Project No: FE0007377
Performer: University of Wisconsin System


Contacts

Federal Project Manager: Dunst, Richard: Richard.Dunst@netl.doe.gov
Technology Manager: Maley, Susan: Susan.Maley@netl.doe.gov
Principal Investigator: Perepezko, John: Perepezk@engr.wisc.edu

Duration
Award Date:  09/01/2011
Project Date:  08/31/2014

Cost
DOE Share: $300,000.00
Performer Share: $0.00
Total Award Value: $300,000.00

Performer website: University of Wisconsin System - http://www.wisconsin.edu/

Crosscutting Research - University Training and Research

Multi-Scale Computational Design and Synthesis of Protective Smart Coatings for Refractory Metal Alloys

Project Description

The proposed effort will advance the performance of refractory metals by integration of high temperature coating processes uniquely by means of modeling and experimental verifications in a focused, staged development. The ultimate goal of the proposed study will be to deliver the key enabling coating technology for at least a 400 degrees Celsius (°C) increase of the metal operating temperature from 1200°C to 1600°C.


Program Background and Project Benefits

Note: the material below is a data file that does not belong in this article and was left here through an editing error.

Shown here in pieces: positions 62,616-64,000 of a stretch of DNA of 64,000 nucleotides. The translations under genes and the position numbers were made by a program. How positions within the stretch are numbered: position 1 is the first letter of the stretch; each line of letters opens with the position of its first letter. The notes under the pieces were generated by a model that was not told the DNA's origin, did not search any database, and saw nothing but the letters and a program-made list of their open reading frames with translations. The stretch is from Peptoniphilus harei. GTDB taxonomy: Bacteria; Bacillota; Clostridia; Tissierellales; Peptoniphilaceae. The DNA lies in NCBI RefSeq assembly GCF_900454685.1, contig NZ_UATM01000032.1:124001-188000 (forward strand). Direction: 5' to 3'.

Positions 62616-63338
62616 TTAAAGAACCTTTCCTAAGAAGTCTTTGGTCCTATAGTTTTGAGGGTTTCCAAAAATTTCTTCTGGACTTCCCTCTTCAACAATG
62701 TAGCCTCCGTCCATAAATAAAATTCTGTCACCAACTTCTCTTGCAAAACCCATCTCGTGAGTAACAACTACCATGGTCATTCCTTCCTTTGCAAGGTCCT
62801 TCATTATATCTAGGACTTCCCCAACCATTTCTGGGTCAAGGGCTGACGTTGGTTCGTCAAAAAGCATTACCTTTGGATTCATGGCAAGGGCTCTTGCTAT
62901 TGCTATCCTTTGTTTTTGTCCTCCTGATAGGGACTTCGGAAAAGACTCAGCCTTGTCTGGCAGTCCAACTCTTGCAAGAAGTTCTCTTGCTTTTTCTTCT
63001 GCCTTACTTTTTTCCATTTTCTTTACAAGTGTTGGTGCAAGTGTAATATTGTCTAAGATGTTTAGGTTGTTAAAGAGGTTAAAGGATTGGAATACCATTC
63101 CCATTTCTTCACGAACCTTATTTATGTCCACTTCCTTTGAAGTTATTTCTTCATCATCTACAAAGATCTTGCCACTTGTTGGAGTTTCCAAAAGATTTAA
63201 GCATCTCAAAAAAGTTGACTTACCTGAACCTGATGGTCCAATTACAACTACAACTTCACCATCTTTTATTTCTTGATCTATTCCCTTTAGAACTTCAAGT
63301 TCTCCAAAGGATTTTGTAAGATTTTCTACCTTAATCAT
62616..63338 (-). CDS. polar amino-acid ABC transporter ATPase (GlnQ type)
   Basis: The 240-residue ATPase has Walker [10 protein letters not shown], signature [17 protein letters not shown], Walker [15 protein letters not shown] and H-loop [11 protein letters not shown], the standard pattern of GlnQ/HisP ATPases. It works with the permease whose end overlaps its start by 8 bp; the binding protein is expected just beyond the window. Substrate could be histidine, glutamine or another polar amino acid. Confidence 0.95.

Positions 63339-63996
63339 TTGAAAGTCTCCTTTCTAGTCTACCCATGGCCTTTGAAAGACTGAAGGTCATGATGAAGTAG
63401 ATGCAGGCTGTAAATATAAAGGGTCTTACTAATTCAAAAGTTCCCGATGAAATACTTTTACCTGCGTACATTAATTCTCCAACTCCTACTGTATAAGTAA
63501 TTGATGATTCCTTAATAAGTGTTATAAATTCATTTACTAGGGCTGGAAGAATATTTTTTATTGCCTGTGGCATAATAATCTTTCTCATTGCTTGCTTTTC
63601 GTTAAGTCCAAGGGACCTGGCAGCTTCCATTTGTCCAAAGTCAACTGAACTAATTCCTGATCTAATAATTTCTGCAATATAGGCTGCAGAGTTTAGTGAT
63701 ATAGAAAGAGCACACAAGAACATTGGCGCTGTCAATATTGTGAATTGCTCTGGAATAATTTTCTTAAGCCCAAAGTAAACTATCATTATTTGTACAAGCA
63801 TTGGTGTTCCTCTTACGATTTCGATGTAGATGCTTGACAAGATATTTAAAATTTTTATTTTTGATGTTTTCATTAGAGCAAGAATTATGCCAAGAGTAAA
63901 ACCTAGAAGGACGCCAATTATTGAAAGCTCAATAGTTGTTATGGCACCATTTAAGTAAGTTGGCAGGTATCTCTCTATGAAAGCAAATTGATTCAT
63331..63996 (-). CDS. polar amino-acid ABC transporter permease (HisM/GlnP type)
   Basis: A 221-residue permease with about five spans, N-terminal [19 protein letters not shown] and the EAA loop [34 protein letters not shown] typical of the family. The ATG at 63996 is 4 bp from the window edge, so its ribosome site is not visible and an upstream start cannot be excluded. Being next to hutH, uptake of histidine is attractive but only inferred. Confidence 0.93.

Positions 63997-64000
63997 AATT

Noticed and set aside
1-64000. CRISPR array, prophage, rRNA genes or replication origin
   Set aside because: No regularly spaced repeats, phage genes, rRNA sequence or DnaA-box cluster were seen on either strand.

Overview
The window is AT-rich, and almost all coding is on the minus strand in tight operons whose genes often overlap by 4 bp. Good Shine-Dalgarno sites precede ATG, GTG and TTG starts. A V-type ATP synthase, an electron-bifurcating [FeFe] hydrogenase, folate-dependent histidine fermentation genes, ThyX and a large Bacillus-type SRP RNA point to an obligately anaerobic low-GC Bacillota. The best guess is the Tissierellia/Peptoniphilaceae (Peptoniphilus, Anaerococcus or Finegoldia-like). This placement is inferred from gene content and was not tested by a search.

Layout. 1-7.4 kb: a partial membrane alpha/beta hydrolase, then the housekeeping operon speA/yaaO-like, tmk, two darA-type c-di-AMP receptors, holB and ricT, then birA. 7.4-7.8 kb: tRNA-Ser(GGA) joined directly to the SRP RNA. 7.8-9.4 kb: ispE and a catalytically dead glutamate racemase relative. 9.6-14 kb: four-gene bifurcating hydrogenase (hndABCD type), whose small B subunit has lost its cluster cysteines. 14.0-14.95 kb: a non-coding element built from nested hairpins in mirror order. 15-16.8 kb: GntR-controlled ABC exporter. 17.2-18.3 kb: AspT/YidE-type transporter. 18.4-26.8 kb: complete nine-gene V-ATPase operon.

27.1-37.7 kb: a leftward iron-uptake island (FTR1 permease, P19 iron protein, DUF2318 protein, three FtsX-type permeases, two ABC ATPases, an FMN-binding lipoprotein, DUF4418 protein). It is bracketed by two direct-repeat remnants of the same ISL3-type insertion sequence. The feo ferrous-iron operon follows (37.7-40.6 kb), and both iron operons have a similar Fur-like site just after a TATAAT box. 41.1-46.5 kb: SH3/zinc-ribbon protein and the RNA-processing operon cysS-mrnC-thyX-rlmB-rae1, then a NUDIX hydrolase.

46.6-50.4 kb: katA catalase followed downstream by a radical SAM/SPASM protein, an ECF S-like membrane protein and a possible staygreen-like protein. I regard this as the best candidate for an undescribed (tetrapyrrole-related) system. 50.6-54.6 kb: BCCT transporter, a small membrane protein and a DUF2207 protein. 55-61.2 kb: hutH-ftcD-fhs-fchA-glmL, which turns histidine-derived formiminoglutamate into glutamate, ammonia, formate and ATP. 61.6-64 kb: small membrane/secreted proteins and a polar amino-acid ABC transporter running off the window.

This project will employ a new smart coating concept for refractory metal-borosilicide and -aluminide systems in order to provide a 400 °C increase in temperature resistance beyond that of current Ni-based superalloys in materials. Improvements to high-temperature advanced-materials will promote the development of advanced power plant designs that can operate at higher temperatures and pressures, leading to improvements in efficiency and operational flexibility and resulting in lower operating costs.


Accomplishments

Niobium samples were coated with different ratios of Si-B and Mo-Si-B before undergoing oxidation testing. The presence of Nb2O5 was identified in the mixed oxides of samples at all ratios. Given the same Si:B ratios, the Mo-Si-B coating imparted enhanced oxidation protection to the Nb samples compared to the samples coated with Si-B only. These empirical results, along with computer modeling results, will be used to develop and test new refractory alloy coatings with the goal of increasing their useful operating temperatures.